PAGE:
Pecora leaves behind proud era of Hofstra basketball

 Courtesy Hofstra Athletic Communications
The Tom Pecora era at Hofstra drew to a close today when the longtime men's basketball coach accepted the head coaching position at Fordham. While this day is filled with much sadness from many Pride fans it is important to reflect on what Pecora has meant to Hofstra men's basketball and the university as a whole since first arriving in Hempstead 16 years ago.

When Pecora's stint began before the 1994/95 season as Jay Wright's top assistant the then Flying Dutchmen were ranked one of the lowest teams in Division I. Five years later thanks to tireless recruiting by Pecora to land future NBA players Craig "Speedy" Claxton and Norman Richardson, Hofstra made the national spotlight with back-to-back appearances in the NCAA Tournament after capturing America East titles held before packed home crowds on ESPN in 2000 and 2001.

After the Pride's 2001 NCAA run that included a near upset of UCLA in the first round, Wright landed at Big East power Villanova and Pecora was handed the keys to the program that only returned one starter and was about to enter a more challenging conference in the Colonial Athletic Association (CAA). Hofstra was under .500 the first three years of the Pecora era but by the 2004/2005 season the Pride were CAA contenders and made its first of three straight NIT appearances.   

The second of these NIT bids in 2006 came in the wake of being snubbed of an NCAA Tournament invite after losing in the CAA title game to UNC Wilmington and carrying a 24-6 record and RPI of 30 into Selection Sunday. Despite not receiving a bid to the Big Dance while CAA rival George Mason ( who Hofstra beat twice,) was awarded an invite and eventually embarked on a Cinderella run to the Final Four, Pecora handled the disappointment with class. He got his team focused and ready for an NIT run that included wins over Nebraska and at St. Joseph's before the season ended in heartbreaking fashion with a quarterfinal loss to Old Dominion that snapped a 21 game home winning streak.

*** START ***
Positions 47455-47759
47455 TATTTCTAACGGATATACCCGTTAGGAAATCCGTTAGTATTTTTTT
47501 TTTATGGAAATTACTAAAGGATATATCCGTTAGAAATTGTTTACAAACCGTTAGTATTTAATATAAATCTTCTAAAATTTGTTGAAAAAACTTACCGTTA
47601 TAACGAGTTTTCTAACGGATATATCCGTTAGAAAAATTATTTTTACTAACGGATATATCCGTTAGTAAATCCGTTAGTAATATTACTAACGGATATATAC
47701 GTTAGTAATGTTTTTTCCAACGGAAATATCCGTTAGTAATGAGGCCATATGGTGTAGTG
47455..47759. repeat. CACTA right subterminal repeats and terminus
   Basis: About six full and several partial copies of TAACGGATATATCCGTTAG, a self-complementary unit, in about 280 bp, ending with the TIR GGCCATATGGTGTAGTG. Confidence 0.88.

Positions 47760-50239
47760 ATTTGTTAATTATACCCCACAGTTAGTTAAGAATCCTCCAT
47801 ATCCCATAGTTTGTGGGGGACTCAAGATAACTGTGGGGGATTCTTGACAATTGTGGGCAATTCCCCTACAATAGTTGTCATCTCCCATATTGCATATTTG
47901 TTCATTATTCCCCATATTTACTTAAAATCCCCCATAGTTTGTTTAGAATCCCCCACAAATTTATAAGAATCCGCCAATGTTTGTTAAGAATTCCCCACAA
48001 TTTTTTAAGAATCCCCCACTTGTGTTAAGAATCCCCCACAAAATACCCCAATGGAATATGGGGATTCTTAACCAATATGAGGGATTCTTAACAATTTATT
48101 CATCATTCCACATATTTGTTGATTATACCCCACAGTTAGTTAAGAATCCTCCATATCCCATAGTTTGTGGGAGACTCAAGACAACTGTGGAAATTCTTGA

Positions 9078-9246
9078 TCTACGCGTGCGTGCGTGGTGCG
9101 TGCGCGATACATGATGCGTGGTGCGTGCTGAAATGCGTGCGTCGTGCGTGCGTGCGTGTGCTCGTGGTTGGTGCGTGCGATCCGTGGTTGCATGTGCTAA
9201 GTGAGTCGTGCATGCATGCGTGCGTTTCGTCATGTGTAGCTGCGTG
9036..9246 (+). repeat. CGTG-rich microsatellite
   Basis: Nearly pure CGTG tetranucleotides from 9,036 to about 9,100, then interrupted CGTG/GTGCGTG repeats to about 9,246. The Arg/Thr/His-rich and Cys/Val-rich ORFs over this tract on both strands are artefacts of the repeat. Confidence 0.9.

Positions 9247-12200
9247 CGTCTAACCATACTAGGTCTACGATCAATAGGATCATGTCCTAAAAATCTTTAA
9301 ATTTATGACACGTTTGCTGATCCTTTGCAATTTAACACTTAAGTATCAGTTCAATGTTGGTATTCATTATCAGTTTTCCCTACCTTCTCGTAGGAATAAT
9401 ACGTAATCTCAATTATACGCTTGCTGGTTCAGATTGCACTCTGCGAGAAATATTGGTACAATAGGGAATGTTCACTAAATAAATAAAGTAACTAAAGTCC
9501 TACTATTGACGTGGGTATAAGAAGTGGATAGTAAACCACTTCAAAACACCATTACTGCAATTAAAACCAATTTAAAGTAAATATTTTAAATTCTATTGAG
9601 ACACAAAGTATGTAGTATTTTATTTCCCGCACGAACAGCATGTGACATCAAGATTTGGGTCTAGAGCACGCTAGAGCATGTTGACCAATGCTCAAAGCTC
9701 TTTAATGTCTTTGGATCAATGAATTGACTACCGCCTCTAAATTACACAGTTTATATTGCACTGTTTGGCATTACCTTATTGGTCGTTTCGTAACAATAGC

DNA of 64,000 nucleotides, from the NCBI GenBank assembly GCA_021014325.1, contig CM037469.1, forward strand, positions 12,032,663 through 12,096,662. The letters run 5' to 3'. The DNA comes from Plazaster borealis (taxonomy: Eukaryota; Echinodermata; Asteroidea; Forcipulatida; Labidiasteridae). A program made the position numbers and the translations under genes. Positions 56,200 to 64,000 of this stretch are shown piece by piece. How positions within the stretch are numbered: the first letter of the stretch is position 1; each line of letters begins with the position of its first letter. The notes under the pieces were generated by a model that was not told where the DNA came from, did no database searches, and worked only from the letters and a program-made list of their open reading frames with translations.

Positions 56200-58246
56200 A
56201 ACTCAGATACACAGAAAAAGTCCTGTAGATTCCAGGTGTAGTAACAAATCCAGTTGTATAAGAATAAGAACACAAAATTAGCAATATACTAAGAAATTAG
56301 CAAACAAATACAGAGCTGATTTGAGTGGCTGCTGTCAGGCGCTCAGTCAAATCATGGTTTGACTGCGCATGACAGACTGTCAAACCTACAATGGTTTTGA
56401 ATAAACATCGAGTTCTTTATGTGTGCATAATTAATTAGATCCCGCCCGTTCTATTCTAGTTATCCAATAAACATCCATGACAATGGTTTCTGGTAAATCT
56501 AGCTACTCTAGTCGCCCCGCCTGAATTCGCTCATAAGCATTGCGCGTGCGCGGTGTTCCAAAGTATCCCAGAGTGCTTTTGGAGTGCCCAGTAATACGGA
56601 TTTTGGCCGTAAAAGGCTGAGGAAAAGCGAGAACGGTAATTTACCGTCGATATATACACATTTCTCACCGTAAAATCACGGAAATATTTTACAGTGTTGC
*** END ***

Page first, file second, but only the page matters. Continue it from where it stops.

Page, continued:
Pecora continued to be the valuable recruiter he was under Wright when he was head coach and helped to produce the prolific three-guard backcourt of Loren Stokes, Carlos Rivera and Antoine Agudio that catapulted this magical 2005/2006 season. Unfortunately 2006 would be as close as Pecora would get to an NCAA Tournament, but that year's NIT run combined with George Mason reaching the Final Four after the Pride had beaten the Patriots twice earned Hofstra plenty of positive national attention.

Pecora was 155-126 in his nine seasons as Hofstra head coach and more importantly than the wins and losses he was an outstanding spokesman for the university and worked hard to assure that the program was represented by quality student-athletes. Pecora made sure his players earned their degrees and he has said before that seeing them in their cap and gown on graduation day is what makes him most proud as a coach.

Pecora now takes over a Fordham program that was 2-26 and 0-16 in the Atlantic 10 last season. I have no doubt though just like he achieved at Hofstra from 1994-2010, Pecora will turn Fordham into a winner on and off the court.   

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